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The Seven Tools of Causal Inference, with Reflections on Machine Learning

The dramatic success in machine learning has led to an explosion of AI applications and increasing expectations for autonomous systems that exhibit human-level intelligence. These expectations, however, have met with fundamental obstacles that cut across many application areas. One such obstacle is adaptability or robustness. Machine learning researchers have noted that current systems lack the capability of recognizing or reacting to new circumstances they have not been specifically programmed or trained for. Another obstacle is explainability, that is, “machine learning models remain mostly black boxes” [Ribeiro et al. 2016] unable to explain the reasons behind their predictions or recommendations, thus eroding users trust and impeding diagnosis and repair. A third obstacle concerns the understanding of cause-effect connections.

According to Professor Judea Pearl from UCLA Computer Science, causal reasoning is an indispensable component of human thought that should be formalized and algorithimitized toward achieving human-level machine intelligence. He has explicated some of the impediments toward that goal in the form of a three-level hierarchy including Association (level 1), Intervention (level 2) and Counterfactual (level 3), and showed that inference to levels 2 and 3 require a causal model of one’s environment.

In addition, Professor Pearl has also described seven cognitive tasks that require tools from those two levels of inference and demonstrated how they can be accomplished in the Structural Causal Models (SCM) framework including:

  • Tool 1: Encoding Causal Assumptions – Transparency and Testability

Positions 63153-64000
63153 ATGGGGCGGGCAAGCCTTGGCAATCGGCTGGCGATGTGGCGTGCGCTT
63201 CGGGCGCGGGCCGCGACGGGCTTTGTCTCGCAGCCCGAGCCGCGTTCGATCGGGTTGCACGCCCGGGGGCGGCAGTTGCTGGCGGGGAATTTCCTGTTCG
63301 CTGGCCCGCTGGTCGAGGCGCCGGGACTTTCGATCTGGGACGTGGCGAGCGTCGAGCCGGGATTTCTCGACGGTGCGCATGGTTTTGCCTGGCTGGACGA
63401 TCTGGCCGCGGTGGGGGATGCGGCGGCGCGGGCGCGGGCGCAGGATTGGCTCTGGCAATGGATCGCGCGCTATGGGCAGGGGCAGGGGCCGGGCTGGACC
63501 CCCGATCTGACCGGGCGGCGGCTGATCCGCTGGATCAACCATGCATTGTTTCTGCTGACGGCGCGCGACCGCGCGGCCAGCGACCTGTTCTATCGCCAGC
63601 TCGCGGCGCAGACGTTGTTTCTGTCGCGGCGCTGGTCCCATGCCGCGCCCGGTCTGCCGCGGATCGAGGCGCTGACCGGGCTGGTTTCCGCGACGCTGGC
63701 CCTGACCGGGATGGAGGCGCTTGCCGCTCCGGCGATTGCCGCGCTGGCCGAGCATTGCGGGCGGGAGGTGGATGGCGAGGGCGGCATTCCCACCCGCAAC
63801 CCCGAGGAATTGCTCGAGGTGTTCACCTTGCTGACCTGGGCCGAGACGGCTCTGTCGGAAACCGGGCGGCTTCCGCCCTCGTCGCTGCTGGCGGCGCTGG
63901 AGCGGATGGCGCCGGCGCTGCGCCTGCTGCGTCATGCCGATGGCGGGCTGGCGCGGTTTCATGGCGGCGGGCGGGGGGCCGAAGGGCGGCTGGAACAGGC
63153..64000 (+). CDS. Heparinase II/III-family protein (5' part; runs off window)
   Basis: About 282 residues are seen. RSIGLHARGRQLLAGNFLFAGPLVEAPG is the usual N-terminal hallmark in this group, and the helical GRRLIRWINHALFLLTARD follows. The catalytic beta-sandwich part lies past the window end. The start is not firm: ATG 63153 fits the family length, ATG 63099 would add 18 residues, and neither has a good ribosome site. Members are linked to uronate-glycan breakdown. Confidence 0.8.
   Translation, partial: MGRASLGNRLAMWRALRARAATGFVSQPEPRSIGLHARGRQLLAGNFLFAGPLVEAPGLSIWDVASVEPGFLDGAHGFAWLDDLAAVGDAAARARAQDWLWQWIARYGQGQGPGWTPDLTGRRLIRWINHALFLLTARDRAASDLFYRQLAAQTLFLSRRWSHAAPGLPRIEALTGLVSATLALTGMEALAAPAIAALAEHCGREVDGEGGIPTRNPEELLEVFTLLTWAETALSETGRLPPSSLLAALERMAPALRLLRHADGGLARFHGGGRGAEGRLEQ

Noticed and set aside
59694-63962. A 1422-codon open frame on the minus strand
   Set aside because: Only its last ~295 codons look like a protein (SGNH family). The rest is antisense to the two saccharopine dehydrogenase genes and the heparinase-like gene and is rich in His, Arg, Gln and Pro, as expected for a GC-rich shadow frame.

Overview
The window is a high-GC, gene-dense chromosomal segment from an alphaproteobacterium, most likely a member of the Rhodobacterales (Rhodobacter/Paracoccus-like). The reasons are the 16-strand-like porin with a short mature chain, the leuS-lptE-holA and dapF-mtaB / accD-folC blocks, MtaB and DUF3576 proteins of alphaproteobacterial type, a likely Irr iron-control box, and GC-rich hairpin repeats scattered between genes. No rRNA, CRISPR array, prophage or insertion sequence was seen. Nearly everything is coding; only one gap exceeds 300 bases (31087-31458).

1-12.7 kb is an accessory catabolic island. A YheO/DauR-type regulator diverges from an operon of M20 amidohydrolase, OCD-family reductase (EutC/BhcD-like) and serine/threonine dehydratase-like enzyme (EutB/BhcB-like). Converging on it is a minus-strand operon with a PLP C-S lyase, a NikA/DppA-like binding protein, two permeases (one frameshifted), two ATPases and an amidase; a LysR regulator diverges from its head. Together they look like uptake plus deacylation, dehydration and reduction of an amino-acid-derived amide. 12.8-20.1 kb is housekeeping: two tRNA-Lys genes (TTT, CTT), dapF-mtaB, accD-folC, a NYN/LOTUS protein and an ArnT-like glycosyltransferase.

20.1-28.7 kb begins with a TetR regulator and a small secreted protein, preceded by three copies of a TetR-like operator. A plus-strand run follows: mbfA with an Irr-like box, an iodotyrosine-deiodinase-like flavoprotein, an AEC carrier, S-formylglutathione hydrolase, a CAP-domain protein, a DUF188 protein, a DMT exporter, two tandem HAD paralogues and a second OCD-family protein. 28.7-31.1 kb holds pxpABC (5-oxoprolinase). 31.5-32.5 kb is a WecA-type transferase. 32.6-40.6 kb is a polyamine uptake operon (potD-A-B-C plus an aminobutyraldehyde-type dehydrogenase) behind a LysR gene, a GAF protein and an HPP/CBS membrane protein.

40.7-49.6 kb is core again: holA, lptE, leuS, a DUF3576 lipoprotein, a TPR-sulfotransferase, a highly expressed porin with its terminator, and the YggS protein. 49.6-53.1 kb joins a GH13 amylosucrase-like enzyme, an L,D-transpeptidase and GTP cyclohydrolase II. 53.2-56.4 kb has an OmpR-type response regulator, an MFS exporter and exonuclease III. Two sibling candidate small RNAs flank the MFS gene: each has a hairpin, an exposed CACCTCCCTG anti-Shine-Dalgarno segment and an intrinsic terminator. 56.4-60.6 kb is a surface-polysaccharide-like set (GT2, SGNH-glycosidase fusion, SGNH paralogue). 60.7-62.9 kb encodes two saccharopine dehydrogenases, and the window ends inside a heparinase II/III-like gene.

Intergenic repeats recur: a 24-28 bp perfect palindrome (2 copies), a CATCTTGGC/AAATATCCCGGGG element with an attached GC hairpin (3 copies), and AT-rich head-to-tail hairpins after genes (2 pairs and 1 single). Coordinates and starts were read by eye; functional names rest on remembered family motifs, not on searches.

• Tool 2: Do-calculus and the control of cofounding
  • Tool 3: The Algorithmization of Counterfactuals
  • Tool 4: Mediation Analysis and the Assessment of Direct and Indirect Effects
  • Tool 5: Adaptability, External Validity and Sample Selection Bias
  • Tool 6: Recovering from Missing Data
  • Tool 7: Causal Discovery

It is important to note that the models used in accomplishing these tasks are structural (or conceptual), and requires no commitment to a particular form of the distributions involved. On the other hand, the validity of all inferences depend critically on the veracity of the assumed structure. If the true structure differs from the one assumed, and the data fits both equally well, substantial errors may result, which can sometimes be assessed through a sensitivity analysis. It is also important to keep in mind that the theoretical limitations of model-free machine learning do not apply to tasks of prediction, diagnosis and recognition, where interventions and counterfactuals assume a secondary role.

However, the model-assisted methods by which these limitations are circumvented can nevertheless be applicable to problems of opacity, robustness, explainability and missing data, which are generic to machine learning tasks. Moreover, given the transformative impact that causal modeling has had on the social and medical sciences, it is only natural to expect a similar transformation to sweep through the machine learning technology, once it is enriched with the guidance of a model of the data-generating process. Professor Pearl expected this symbiosis to yield systems that communicate with users in their native language of cause and effect and, leveraging this capability, to become the dominant paradigm of next generation AI.

It is also useful to note that Professor Pearl won the Turing Award in 2011 for “fundamental contributions to artificial intelligence through the development of a calculus of probabilistic and causal reasoning.” In 2020, Professor Pearl is also awarded as World Leader in AI World Society (AIWS.net) by Michael Dukakis Institute for Leadership and Innovation (MDI) and Boston Global Forum (BGF). At this moment, AIWS.net is working with Professor Pearl to develop Decision Making System based on Causal Inference Methodology. This AIWS.net system will be a significant contribution to Democratic Alliance on Digital Governance, which is a part of Social Contract 2020 – A New Social Contract in the Age of AI.

The original article can be found here.